If you know Six Sigma, you’ll be familiar with the Belt-based hierarchy used to classify Six Sigma practitioners. The first of the six major Belt colors in the chain of command is white. Each color has a special significance in Six Sigma, reflecting the level of the training, due responsibility, and experience of the practitioner.
In karate, the white belt signifies the beginning of your training. White belts are just starting out and mean to learn more about their art. For Six Sigma, it means much the same thing. At White Belt level, you are at the very beginning of your journey into Six Sigma literacy. For you to fulfill your duty and support the rest of your team effectively, you must have a thorough understanding of your Belt level. Here we look at our White Belt syllabus in detail. That way, you’ll know what the course covers, and what you can hope to get out of it.
What Does the Course Cover?
The White Belt course will cover the basics of Six Sigma work. Think of it as a primer to prepare you for further training and study. It will pay particular attention to the following subjects:
- The history of Six Sigma. Where it originated, how it has changed over the years, and so on. What are the fundamentals of Six Sigma? Much like in karate, where you study the history and philosophy of the sport, here you do the same for Six Sigma.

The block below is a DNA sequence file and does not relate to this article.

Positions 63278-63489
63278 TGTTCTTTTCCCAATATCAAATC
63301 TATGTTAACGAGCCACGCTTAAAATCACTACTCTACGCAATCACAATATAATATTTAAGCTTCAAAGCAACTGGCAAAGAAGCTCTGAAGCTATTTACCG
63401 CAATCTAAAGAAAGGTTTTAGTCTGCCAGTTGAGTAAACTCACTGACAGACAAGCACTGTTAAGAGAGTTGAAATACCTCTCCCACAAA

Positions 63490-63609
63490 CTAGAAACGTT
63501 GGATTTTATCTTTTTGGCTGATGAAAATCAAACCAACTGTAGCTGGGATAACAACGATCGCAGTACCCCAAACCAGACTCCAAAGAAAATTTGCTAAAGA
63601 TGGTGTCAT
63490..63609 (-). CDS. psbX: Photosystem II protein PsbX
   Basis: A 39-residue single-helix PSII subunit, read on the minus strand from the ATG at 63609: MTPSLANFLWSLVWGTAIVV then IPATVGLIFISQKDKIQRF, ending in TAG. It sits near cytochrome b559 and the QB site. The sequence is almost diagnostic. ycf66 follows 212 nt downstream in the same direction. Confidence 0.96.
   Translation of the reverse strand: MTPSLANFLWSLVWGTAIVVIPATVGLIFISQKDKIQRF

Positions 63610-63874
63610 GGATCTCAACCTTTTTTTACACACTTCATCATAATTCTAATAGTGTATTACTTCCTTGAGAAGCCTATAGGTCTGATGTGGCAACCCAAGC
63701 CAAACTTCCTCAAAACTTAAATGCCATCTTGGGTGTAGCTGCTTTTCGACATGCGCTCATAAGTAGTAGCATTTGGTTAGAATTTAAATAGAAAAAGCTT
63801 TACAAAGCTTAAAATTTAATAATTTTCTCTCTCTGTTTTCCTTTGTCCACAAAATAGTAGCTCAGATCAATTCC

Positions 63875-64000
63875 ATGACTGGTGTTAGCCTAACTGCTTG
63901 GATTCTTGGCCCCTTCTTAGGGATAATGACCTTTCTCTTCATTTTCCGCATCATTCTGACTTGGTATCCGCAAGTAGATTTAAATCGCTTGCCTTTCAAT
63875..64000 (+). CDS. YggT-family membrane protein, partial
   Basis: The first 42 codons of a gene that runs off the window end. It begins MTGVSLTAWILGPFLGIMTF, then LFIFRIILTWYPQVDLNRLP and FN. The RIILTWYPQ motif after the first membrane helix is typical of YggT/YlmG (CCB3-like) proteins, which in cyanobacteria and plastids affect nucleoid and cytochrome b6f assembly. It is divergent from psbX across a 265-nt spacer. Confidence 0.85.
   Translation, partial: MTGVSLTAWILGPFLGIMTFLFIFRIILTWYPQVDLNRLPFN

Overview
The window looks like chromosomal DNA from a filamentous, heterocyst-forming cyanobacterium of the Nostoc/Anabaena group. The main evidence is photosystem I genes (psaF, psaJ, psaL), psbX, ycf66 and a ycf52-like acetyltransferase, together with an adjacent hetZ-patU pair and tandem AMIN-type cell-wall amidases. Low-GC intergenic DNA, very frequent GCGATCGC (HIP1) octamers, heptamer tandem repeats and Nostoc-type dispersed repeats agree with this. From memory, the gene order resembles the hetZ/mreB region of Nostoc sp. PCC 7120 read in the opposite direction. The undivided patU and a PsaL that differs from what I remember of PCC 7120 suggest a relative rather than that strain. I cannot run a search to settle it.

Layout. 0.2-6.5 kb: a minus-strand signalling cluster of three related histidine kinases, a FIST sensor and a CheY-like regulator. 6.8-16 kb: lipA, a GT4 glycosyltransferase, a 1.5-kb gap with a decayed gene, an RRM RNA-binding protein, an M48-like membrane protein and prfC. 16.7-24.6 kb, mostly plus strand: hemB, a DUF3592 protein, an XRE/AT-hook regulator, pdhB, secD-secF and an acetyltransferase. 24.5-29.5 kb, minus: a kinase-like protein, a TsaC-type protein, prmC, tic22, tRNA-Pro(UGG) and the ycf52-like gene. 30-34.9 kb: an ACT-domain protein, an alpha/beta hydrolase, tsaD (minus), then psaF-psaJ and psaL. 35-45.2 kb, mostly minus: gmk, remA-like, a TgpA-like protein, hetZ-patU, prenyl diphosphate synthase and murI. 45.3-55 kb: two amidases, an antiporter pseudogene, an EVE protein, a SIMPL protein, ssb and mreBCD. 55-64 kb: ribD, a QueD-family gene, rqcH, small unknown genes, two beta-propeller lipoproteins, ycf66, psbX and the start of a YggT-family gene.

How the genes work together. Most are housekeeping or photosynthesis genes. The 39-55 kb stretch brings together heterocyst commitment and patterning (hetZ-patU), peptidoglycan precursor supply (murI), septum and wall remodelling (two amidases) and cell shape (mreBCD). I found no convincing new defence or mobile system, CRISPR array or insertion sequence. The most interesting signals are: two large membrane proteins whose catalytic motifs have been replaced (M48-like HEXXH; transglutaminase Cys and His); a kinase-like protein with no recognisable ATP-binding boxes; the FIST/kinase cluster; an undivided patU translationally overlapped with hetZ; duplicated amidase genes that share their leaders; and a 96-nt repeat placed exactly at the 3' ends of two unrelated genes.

- DMAIC methodology. Looks closely at each letter, Define, Measure, Analyze, Improve, and Control. How to use each of them, plus what do they offer?
- Where is the White Belt located in Six Sigma hierarchy? How does it relate to other belts? What are the responsibilities of a White Belt? How do they support the rest of the team? And most importantly, what do they do?
- Understanding customer demand. How to use it to your advantage. How to predict future demand using processes like value-stream-mapping.
- The variation and waste minimization process. What is waste (Muda)? What is variation? How do you eliminate them? And how do they relate to customer satisfaction?
- Additional related subjects. The basics of Lean, Lean Six Sigma, and Kaizen. What process improvement tools do Six Sigma White Belts use? In karate, the White Belt possesses a base number of moves and stances (kata) which he must learn. Here you must learn the tools and skills required of a Six Sigma White Belt.
How is Certification Awarded?
All Six Sigma trainees must prove themselves capable of handling improvement projects and related work. Teamwork and communication skills will be assessed as part of your training. White Belt certification is an entry-level course, ideal for those looking to learn the basics of Six Sigma. A key skill is understanding how to use Six Sigma to drive process improvement, which will form part of your assessment. White Belts assist in change management activities as well as inter-company problem-solving, which also figures into your final exam. Your Six Sigma instructor will provide you with the exam. However, to complete training and attain certification, you must also carry out a Six Sigma process improvement project. This will provide valuable practical experience that will hold you in good stead in the real world.